The humble solid state drive has been with us for sometime now and for the life of me I cannot understand why manufacturers still insist on putting hard disk drives (HDDs) into notebooks.

Okay so that’s a lie. HDDs still offer the best value for money when it comes to capacity but the technology has a number of problems that are just no longer viable for a person such as me.

As such I find myself turning to solid state drives (SSDs) more often for my storage needs. Granted, I’m not dealing with massive files thanks to cloud storage.

A few weeks ago Seagate dropped off the awkwardly named BarraCuda ZA250CM10002 250GB 2.5 inch SSD for review which we will sadly have to send back.The drive gave us a sequential read speed of 556.7Mb/s and a sequential write speed of 498.1MB/s which is great and a vast improvement on HDD speeds.

The thing is that at the end of the day this is still an SSD that uses 3D TLC NAND like most SSDs on the market today. That having been said Seagate was kind enough to lend us the drive to test and we thought we’d use it to argue for why you should ditch the HDD in your notebook and switch to an SSD.

SSDs can take a knock

HDDs are fragile pieces of tech. Drop it and you could lose everything on that drive. It’s something I’ve learned the hard way many times.

SSDs are a lot more hardy because they aren’t using spinning platters to write data like HDDs. Instead they make use of circuits which store data persistently. As we’ve mentioned the BarraCuda makes use of 3D TLC NAND which allows for a denser chip that can retain data without a power source. Bear in mind that if left unattended for a few years SSDs will eventually lose any data they house.

The advantage of using chips rather than spinning disks is that you can accidentally drop the drive without causing too much damage. That having been said if you do manage to drop the drive hard enough you can still damage it.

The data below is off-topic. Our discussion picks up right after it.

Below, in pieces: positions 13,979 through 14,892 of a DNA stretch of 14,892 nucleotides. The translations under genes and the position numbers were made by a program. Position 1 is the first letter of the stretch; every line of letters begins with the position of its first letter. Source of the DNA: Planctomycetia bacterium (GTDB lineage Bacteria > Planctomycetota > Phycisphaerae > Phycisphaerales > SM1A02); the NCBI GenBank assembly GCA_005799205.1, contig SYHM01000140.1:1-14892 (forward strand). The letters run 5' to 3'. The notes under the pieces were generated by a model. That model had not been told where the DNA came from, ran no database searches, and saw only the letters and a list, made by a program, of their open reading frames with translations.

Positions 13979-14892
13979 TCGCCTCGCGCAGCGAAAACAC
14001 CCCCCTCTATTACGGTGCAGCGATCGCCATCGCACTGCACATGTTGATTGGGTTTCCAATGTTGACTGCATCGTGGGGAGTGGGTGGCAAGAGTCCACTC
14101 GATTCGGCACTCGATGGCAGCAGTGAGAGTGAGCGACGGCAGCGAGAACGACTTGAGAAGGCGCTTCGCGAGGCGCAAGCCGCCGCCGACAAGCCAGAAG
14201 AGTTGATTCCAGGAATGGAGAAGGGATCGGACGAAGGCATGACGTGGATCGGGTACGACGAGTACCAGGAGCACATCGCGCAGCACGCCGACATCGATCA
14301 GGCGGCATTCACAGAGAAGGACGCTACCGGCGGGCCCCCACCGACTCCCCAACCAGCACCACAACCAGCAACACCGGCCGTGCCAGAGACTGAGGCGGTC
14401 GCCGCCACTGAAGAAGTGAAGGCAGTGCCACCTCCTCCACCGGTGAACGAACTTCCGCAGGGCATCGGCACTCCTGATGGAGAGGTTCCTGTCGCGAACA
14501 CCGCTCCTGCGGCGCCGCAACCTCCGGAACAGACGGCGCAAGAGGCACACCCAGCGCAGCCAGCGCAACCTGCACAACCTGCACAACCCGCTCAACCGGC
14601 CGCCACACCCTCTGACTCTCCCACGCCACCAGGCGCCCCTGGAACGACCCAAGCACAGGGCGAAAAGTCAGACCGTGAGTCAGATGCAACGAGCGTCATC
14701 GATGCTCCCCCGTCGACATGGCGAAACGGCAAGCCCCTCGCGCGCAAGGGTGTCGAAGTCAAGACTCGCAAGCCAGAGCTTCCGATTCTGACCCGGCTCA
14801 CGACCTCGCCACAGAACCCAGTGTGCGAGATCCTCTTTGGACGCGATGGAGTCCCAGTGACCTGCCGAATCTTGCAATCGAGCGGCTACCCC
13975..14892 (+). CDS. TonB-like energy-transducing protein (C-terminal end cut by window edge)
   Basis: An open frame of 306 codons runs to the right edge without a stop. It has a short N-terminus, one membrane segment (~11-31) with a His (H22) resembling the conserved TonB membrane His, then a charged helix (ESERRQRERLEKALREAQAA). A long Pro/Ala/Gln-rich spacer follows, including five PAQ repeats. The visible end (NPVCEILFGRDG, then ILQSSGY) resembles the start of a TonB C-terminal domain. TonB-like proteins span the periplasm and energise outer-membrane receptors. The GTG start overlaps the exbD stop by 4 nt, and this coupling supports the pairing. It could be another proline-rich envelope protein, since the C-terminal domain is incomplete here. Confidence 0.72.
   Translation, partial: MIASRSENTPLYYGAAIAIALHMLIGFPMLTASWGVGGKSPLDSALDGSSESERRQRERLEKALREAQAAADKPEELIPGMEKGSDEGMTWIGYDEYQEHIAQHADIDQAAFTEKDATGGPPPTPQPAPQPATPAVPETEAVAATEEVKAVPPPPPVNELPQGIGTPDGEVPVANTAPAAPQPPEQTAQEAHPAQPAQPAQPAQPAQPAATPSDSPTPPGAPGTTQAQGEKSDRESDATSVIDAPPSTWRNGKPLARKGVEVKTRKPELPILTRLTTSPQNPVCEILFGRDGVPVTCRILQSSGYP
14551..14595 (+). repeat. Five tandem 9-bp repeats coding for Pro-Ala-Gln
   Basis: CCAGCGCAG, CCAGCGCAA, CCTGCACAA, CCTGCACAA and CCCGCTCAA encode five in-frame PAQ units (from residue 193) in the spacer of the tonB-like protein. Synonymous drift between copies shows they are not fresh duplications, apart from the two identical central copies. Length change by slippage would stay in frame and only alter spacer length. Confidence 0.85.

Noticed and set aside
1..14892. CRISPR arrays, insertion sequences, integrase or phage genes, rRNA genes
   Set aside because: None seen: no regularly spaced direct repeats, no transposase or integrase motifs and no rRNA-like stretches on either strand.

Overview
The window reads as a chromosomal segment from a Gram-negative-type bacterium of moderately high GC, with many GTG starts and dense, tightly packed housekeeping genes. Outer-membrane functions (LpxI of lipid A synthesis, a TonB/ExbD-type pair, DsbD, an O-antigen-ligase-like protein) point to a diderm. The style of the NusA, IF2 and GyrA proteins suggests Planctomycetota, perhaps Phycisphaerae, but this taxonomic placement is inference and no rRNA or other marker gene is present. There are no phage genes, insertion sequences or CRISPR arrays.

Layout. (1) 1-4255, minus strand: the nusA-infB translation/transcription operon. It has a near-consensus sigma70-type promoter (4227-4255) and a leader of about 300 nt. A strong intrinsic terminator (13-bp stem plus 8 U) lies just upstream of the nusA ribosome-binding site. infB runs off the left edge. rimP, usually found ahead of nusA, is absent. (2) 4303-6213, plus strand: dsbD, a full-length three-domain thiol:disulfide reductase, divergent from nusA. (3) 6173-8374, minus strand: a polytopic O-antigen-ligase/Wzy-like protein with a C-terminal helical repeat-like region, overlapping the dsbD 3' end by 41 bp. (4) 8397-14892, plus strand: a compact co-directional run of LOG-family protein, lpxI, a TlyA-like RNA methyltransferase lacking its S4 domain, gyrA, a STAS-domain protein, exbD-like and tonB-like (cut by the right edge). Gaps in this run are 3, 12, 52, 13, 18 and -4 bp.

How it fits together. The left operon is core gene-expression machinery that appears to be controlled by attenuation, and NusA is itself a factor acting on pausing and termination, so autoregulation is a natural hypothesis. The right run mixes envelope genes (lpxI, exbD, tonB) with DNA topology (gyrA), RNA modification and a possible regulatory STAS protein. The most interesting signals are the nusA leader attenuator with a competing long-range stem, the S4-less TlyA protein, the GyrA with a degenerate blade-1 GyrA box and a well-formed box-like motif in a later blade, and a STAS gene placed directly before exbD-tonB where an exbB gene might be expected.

Loading times are drastically shorter

Loading Windows should be a short and simple affair especially for a work computer.

Time waiting for Windows to boot or apps to load is time lost and SSDs deal with that effectively.

Because there is no need for a physical arm to move across a disk to read or write data, read and write speeds are dramatically shortened.

With the Seagate installed my time to boot to Windows is a mere 6 seconds and once logged in my PC is ready to use in under a minute.

For gamers the BarraCuda offers up improved loading times for games including Fallout 4, The Witcher 3 and Civilization VI.

Small enough for your notebook

In the case of the Seagate the 2.5inch form factor and standard SATA connectors mean that this drive is suitable for notebooks or a desktop.

With that having been said it’s important to know what sort of SSD you are looking for and making sure that your system can support that particular form factor. For instance there are M.2 SSDs, PCIe SSDs and the regular SATA SSDs like the Barracuda.

While M.2 and PCIe drives are faster than the SATA counterparts not all systems support the form factor particularly older notebooks or motherboards.

Quiet and power friendly.

For those looking for a silent system there is nothing worse than the whir of an HDD working. Thanks to a lack of moving parts, SSDs are silent.

That lack of moving parts also means that SSDs don’t require nearly as much power as a HDD.

The Seagate BarraCuda drive we’ve been fawning over was sent to us for review and if you’re looking to upgrade your storage drives this is a really good option.

The 250GB drive we were sent carries a recommended retail price of R1030 which is around the same price as 250GB SSDs from other brands.

That having been said, at time of writing we spotted a great deal on this drive over at Wootware where you can pick it up for R908.

We highly recommend considering this SSD for those looking to upgrade their notebook storage or add some speedy storage to your desktop.

[Image – CC 0 Pixabay]